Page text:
A plea to Apple

In Singapore the last few days, I found some time to visit Orchard Road on Sunday. I thought about the best place to get an iPhone 3G and headed to Lucky Plaza. To my surprise, zip, zilch, nada.

Disappointed, as a long-time Apple user and developer, who has bought a lot of Apple gear, and been to several WWDC’s, and still continue to buy Apple gear (latest acquisition: MacBook Air), that Apple constantly assumes that there is no world outside of the USA.

So I asked myself over a very late lunch, why am I roaming the streets of Singapore, just to get myself an iPhone 3G, and have to go thru the hassle of “cracking” it? I am a legitimate user, who’s willing to pay the actual fees, yet I’m shoved for being in the wrong country.

I’ve recently changed my location from Melbourne, Australia to Kuala Lumpur, Malaysia. This is a problem for the iTunes Music Store, because while the iTunes Music Store is commonplace in America, it wasn’t long ago that it came to Australia. It still doesn’t exist yet in Malaysia. In fact, my Malaysian-issued credit card is discriminated against by Apple’s online store.

This I consider to be a large failure – I guess this will change at some stage, as the iPod Touch is sold legally in Malaysia, and applications for it must be available now (I haven’t checked this week, I’ve been pre-occupied).

I was extremely overjoyed that I got invited to a Facebook group (this doesn’t happen often, believe me), called iPhone 4 Malaysia. Louis Pang compares Malaysia against Equatorial Guinea, Guinea Bissau and Madagascar, showing the number of mobile phone users, GDP per capita, and population of each country. Impressed I was, seeing the Malaysian statistic:
Population: 25.3 million
GDP per capita: USD$13,000
Mobile phone users (2006): 19.4 million

77% of Malaysians have a mobile phone! This statistic is surely a fib (I think; then again, some people have more than one mobile phone), as the adult population in Malaysia is nowhere near 77% (I’m unsure what the statistic is, I’m wondering where the census data is…)

Then again, if true, how is it possible that Apple is selling iPhones in these other countries, and not in Malaysia?

Naturally, I looked at the article at The Edge Daily, and Sharmila states that Maxis gets right to distribute the iPhone 3G. There is no reason to speculate, but the cost is expected to be under RM1,000. Will this happen by year end? Who’s to say…

So, if you’ve read this far down, and you’re Steve Jobs (or someone close to him, and will pass the message on), here’s my advice:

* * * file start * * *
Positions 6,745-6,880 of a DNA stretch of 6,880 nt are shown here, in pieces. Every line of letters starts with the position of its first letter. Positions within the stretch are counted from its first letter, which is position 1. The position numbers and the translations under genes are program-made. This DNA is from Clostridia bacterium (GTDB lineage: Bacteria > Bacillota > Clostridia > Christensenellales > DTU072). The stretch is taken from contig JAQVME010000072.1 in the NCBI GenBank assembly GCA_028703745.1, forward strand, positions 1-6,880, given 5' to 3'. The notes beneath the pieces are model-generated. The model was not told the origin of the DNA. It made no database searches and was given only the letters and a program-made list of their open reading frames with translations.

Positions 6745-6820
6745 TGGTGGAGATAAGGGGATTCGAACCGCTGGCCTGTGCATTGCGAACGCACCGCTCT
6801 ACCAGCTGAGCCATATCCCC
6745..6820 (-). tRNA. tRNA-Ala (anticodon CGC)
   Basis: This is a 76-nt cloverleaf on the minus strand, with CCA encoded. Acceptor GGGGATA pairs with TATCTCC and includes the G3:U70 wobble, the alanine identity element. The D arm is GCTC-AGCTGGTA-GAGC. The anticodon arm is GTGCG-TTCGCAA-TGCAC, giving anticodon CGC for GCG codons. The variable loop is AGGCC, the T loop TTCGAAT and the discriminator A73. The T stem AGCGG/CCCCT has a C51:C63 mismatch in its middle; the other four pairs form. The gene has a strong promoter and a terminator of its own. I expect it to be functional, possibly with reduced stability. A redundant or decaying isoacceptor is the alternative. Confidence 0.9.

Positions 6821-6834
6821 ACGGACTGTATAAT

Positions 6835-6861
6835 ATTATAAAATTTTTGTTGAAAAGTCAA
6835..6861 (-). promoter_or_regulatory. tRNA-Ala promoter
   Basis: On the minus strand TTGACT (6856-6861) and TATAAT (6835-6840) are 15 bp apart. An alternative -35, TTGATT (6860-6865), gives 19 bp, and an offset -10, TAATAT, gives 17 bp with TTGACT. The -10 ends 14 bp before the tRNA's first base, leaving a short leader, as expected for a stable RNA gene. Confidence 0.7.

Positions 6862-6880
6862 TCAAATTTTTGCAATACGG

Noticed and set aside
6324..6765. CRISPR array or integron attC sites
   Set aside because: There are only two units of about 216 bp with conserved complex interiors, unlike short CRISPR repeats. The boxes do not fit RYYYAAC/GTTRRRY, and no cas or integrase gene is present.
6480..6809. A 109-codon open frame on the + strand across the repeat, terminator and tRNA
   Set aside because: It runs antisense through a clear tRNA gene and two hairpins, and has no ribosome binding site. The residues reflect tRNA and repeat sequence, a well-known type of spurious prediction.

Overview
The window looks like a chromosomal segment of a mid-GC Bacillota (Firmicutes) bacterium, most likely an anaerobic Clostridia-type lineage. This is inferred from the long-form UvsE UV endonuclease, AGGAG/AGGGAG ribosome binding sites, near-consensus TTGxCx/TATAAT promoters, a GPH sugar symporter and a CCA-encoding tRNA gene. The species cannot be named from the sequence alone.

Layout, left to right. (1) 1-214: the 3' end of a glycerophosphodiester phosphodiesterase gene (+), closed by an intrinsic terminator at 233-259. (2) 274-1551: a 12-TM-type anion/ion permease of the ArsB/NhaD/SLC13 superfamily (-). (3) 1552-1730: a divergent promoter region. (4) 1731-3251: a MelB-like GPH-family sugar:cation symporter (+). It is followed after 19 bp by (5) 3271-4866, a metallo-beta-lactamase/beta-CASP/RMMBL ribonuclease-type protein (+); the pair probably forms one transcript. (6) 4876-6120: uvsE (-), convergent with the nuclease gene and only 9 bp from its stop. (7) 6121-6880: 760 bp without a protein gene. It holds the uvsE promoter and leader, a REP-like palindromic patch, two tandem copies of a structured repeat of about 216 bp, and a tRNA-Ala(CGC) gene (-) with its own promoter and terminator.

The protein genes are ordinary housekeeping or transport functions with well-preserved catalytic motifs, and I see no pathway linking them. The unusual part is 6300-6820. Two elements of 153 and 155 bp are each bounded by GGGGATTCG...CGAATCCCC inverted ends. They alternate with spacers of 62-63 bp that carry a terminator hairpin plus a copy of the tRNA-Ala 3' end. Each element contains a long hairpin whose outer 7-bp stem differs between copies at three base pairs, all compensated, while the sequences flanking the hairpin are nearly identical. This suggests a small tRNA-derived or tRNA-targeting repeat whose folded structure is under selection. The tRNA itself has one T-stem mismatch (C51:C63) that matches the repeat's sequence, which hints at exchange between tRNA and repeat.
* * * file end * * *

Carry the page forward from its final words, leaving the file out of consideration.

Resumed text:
• Give Malaysians access to the iTunes Music store – Seriously, you’re missing out on a good opportunity. With disposable incomes amongst the large majority of the iPod toting crowd, buying music via the iTunes Music Store will definitely be easier than firing up a BitTorrent client, and waiting for the download, thanks to the throttling of traffic
  • Malaysian credit cards are not fraudulent – Amazon, Paypal, and the list goes on, they all have no issue accepting a Malaysian issued credit card. Why should you be any different, Jobs? With the proliferation of Visa Debit cards, surely you can’t be worried about fraud?
  • Don’t cripple access to the iTunes Music Store – by this, I mean, it should not only be for applications for the iPod Touch, but also music, TV shows (I imagine people buying BBC’s Top Gear rather than downloading it), and movies

After all, proliferation of broadband is great. There is already a large amount of users who are on the Internet. There are more and more Mac users, after all, there are a tonne of new shops selling Macs (Apple Authorised Resellers/Partners). Everyone in urban areas is using the latest, greatest, mobile phone (I dare say, the average Malaysian in urban areas are more mobile phone crazy than the average Australian in urban areas),

Make a bang with your presence, Apple.

— Current multiple-time Apple customer, dormant Apple developer, iPhone 3G owner-to-be

Update: There’s also an online petition to sign. And the Facebook group is standing at 1,019 members now…


  1. I suspect the absence of a Malaysian iTunes Music store is more to do with legal rights for selling music in your country (as determined by your card’s billing address) than with Malaysian credit cards themselves.

  2. James says:

    Yeah, what Kiran said. You can work around this by buying US iTMS gift cards from eBay.

  3. AlpahG says:

    Try Sim Lim Square or Funan as an alternate place for technology gadgets

    Lucky Plaza isn’t bad but I think the other two will be more likely to carry it

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